Previously at the ICA - Events
14 Feb 2018
On Redress and Repair
This talk by Tavia Nyong'o considers the renewed calls for a militant defence of Black joy and pleasure in the face of systemic anti-Black violence and a revivified white nationalism. What does it mean to defend Black pleasure in the context of compulsory capitalist demands to enjoy, demands that have relentlessly commercialized Blackness as an ever-renewable source of fun and profit?
What effect can positive affects have upon the reproduction of anti-Blackness? Can joy be analytically distinguished from pleasure (or the psychoanalytic concept of jouissance for that matter) in such a way as to connect its expression to histories of Black struggle and fugitivity? What libidinal economy is implied by the assertion of joy and pleasure as survival strategies for Black subjects? Can such an assertion repel or resist our status as what Rinaldo Walcott has termed 'laboring commodities' for computational capital?
This talk addresses these questions by revisiting Saidiya Hartman's concept of 'redress'. Nyong'o argues that this notion provides a Black feminist theory of ambivalence that may help us resist the double bind of joy/suffering in contemporary Black political culture. Whereas ambivalence is often equated with political quietism and resignation, Nyong'o instead looks to Black feminist and queer theory to mount a defence of ambivalence as a radical and critical stance.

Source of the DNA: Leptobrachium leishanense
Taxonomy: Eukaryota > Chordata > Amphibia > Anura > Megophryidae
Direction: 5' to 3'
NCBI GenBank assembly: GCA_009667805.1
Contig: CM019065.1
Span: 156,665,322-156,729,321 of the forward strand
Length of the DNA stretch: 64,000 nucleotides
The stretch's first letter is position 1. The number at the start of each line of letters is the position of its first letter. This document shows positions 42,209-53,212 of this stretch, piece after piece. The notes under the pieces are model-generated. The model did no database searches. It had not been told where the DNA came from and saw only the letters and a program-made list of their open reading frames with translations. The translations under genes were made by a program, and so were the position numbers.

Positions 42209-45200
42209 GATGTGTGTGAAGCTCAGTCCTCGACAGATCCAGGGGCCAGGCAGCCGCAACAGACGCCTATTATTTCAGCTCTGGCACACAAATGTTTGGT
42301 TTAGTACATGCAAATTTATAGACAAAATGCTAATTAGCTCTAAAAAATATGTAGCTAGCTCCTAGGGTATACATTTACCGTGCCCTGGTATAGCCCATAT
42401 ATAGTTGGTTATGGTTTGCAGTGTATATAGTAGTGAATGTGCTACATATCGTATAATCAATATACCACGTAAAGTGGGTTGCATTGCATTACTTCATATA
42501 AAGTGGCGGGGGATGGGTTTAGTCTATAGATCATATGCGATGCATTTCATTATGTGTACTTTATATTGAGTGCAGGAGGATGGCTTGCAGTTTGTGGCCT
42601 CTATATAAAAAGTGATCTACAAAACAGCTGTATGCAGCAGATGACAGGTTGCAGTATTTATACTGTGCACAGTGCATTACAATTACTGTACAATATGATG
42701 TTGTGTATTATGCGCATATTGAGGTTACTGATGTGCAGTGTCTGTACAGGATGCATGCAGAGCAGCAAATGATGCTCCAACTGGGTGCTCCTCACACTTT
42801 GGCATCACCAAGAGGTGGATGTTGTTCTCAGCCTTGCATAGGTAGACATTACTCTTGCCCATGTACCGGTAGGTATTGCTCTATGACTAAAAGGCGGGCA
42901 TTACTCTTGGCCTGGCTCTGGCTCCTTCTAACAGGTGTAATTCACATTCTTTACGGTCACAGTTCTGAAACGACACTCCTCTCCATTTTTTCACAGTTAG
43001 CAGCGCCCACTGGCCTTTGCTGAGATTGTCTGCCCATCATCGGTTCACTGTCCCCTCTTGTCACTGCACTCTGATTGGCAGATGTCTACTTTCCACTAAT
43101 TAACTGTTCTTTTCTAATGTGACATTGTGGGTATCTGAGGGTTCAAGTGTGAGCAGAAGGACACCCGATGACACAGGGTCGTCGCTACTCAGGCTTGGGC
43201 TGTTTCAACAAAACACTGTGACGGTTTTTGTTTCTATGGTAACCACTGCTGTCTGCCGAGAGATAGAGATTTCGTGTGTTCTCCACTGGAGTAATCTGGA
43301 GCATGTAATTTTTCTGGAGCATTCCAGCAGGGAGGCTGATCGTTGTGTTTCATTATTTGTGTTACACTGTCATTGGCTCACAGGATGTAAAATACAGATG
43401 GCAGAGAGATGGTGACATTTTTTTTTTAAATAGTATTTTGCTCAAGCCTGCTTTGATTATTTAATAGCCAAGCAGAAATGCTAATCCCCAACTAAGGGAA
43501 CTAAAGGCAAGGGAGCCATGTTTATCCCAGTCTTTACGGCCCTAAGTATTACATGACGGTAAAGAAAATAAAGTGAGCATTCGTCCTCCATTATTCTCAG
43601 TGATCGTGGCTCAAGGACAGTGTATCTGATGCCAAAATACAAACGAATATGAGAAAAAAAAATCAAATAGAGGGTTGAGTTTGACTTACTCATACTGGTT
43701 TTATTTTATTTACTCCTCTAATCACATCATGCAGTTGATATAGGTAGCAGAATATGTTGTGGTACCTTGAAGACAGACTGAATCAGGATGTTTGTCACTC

Tavia Nyong'o works at the intersection of art, performance and theory, and is Professor of American Studies at Yale University. He is the author of a number of articles, as well as the monograph The Amalgamation Waltz: Race, Performance, and the Ruses of Memory (2009).
He is completing a second book on Afro-Fabulations in Contemporary Black Art and Performance (forthcoming) and embarking on a third project about alienation, estrangement and ambivalence in Black and queer studies. He lives in Brooklyn, New York.
This event is part of In formation, and is programmed and staged in collaboration with Dr Stephen Wilson and the Chelsea, Camberwell and Wimbledon College of Arts postgraduate community. It stems from We Want Everything, an ongoing research series around the meaning of art and human life external to economic flows.